The Mosaic law prohibits shaving the corners of the head and of the beard (Lev. xix. 27), the priests being particularly enjoined not to desecrate their persons by violating the latter prohibition (ib. xxi. 5). The prophet says: "Neither shall they [the priests] shave their heads, nor suffer their locks to grow long; they shall only poll their heads" (Ezek. xliv. 20). The phrase "kasom yiksemu" (poll) is explained in the Talmud as meaning "clipped and artistically cut in the Lylian style, . . . the ends of the hair of one row reaching the roots of the next row." The high priest had his hair treated thus every Friday; the ordinary priest, once in thirty days; and the king, every day (ib.; Ta'an. 17a). This mode of hair-cutting among the nobility probably distinguished them from the common people, whose heads were shaved entirely except the ends or ear-locks ("pe'ot") and the ends of their beards; it was very expensive, and Ben Eleasah is said to have squandered a fortune by his endeavor to imitate it (Sanh. 22b).

This Mosaic prohibition, like many others, was intended to counteract the influence on the Israelites of the heathen rites, "the ways of the Amorite." Maimonides says: "The prohibition against rounding the corners of the head and marring the corners of the beard, such being the custom of idolatrous priests . . ." ("Moreh," iii. 37). The custom of shaving the hair of the head with the exception of a central queue is still practised among the Chinese; and it would seem that it was against this style that the prohibition was directed, inasmuch as the Talmud defines the "rounding of the head" thus: "to make the hair of the temples even with the hair behind the ears on a straight line with the forehead" (Mak. 20b). The "corners of the beard" are defined as five ends; namely, two on each cheek, and one on the chin, called "shibbolet" = "ear of corn" (Shebu. 3b; Mak. 20a, b).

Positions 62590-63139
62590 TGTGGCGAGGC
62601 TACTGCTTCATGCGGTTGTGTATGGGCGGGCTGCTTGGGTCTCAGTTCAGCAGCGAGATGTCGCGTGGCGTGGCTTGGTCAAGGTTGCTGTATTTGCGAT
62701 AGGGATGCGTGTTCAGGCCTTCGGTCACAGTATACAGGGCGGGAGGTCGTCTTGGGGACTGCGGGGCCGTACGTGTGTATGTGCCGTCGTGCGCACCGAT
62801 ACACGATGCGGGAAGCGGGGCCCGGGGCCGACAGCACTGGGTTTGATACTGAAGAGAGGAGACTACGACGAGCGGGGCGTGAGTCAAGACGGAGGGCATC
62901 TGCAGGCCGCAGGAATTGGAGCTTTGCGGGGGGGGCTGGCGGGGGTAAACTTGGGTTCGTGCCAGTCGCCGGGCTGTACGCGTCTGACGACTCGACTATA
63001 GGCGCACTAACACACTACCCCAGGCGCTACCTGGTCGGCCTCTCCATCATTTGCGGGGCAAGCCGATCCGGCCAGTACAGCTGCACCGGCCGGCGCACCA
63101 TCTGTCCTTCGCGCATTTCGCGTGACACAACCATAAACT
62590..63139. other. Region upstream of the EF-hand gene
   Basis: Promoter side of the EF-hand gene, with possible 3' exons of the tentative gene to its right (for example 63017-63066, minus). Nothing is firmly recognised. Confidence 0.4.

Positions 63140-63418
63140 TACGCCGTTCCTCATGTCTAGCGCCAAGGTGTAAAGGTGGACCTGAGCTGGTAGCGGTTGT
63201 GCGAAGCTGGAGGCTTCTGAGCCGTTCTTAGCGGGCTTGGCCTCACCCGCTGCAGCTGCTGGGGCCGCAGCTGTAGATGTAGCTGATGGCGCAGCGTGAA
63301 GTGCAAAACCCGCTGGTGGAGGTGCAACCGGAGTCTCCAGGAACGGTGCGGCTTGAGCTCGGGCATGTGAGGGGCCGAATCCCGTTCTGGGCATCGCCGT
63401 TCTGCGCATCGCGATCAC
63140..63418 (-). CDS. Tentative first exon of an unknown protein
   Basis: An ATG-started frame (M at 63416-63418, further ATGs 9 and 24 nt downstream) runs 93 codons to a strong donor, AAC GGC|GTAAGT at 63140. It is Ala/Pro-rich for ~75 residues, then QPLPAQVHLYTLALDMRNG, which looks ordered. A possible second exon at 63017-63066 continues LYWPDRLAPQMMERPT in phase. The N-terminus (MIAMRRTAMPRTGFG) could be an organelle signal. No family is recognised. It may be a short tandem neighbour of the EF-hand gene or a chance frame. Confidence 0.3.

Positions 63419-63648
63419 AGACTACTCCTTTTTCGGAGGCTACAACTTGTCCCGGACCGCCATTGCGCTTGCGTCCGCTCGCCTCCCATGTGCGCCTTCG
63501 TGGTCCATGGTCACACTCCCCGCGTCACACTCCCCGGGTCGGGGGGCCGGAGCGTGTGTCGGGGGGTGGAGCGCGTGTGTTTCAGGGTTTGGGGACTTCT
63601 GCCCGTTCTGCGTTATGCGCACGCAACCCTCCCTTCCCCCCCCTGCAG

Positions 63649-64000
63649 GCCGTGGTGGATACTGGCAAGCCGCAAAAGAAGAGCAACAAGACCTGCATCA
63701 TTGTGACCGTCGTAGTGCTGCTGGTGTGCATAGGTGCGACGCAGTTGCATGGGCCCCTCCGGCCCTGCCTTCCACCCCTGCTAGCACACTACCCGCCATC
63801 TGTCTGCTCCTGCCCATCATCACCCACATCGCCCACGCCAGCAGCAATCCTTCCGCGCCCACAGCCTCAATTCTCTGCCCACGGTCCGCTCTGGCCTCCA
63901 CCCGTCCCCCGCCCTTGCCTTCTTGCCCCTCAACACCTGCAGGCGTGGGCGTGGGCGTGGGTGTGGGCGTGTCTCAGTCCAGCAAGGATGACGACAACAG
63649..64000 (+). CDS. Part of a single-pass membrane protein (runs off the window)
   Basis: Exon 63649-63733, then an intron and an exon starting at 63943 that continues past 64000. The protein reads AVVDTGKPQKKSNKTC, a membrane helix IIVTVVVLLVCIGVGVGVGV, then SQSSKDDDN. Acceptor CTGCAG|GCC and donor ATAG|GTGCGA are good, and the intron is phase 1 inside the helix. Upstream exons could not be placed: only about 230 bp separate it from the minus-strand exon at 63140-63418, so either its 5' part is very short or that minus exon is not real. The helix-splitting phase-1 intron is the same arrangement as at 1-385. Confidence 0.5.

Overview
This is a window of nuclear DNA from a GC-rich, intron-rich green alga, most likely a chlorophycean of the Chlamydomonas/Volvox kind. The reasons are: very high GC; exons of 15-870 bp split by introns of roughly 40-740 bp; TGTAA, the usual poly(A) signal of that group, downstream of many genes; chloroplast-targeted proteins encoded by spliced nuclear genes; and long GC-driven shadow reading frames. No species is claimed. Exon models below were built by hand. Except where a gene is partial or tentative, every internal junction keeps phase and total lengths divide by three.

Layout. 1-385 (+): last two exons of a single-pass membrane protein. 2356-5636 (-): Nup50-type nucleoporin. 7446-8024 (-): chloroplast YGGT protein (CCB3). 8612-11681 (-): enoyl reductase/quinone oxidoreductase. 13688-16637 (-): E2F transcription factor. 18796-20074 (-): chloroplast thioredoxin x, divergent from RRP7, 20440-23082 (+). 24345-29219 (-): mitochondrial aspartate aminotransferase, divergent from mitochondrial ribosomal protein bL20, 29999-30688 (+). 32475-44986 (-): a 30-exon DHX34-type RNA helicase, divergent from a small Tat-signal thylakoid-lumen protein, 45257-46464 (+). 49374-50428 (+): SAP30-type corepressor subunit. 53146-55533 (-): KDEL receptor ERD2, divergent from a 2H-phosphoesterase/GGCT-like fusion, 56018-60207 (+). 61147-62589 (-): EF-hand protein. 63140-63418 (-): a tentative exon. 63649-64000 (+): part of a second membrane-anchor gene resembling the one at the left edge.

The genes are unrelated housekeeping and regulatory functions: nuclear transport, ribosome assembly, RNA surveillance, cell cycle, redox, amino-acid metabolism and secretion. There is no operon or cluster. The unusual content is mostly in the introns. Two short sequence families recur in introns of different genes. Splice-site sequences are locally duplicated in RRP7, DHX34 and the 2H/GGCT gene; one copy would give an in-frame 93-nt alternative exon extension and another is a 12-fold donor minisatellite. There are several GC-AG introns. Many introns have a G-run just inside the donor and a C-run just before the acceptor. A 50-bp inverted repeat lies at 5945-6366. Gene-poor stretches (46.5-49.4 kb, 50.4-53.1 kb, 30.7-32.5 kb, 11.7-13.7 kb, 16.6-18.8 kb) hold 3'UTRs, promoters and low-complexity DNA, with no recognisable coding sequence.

The prohibition of shaving applies only to the operation with a razor, but not to the removal of hair with scissors or by means of chemical depilatories.

For the purification of a leper, it was necessary to shave the hair of the entire body (Lev. xiv. 8). The Nazarite at the expiration of his period of separation shaved the hair of his head (Num. vi. 9). The captive woman after her period of mourning was required to shave the hair of her head (Deut. xxi. 12), but in this case cutting of the hair is probably referred to.

Shaving the hair on certain parts of the body, which appears to have been the custom in the fifteenth and sixteenth centuries, was forbidden to males in districts where this was a feminine habit, the prohibition being based on Deut. xxii. 5 (Shulḥan 'Aruk, 182, 1).

The observance of the law was generally relaxed in the western countries of Europe, especially among the Sephardim; and R. Jacob Emden considered it impracticable to enforce the law when the majority of the common people were against it ("She'elat Ya'abeẓ," i., No. 80). In some places in eastern Europe the Ḥasidim still shave their heads, and leave only the pe'ot in long locks.

See also Beard; Pe'ot.

  • Maimonides, Yad, 'Akkum, xi.;
  • Ṭur and Shulḥan 'Aruk, Yoreh De'ah, 180, 181.
A. J. D. E.
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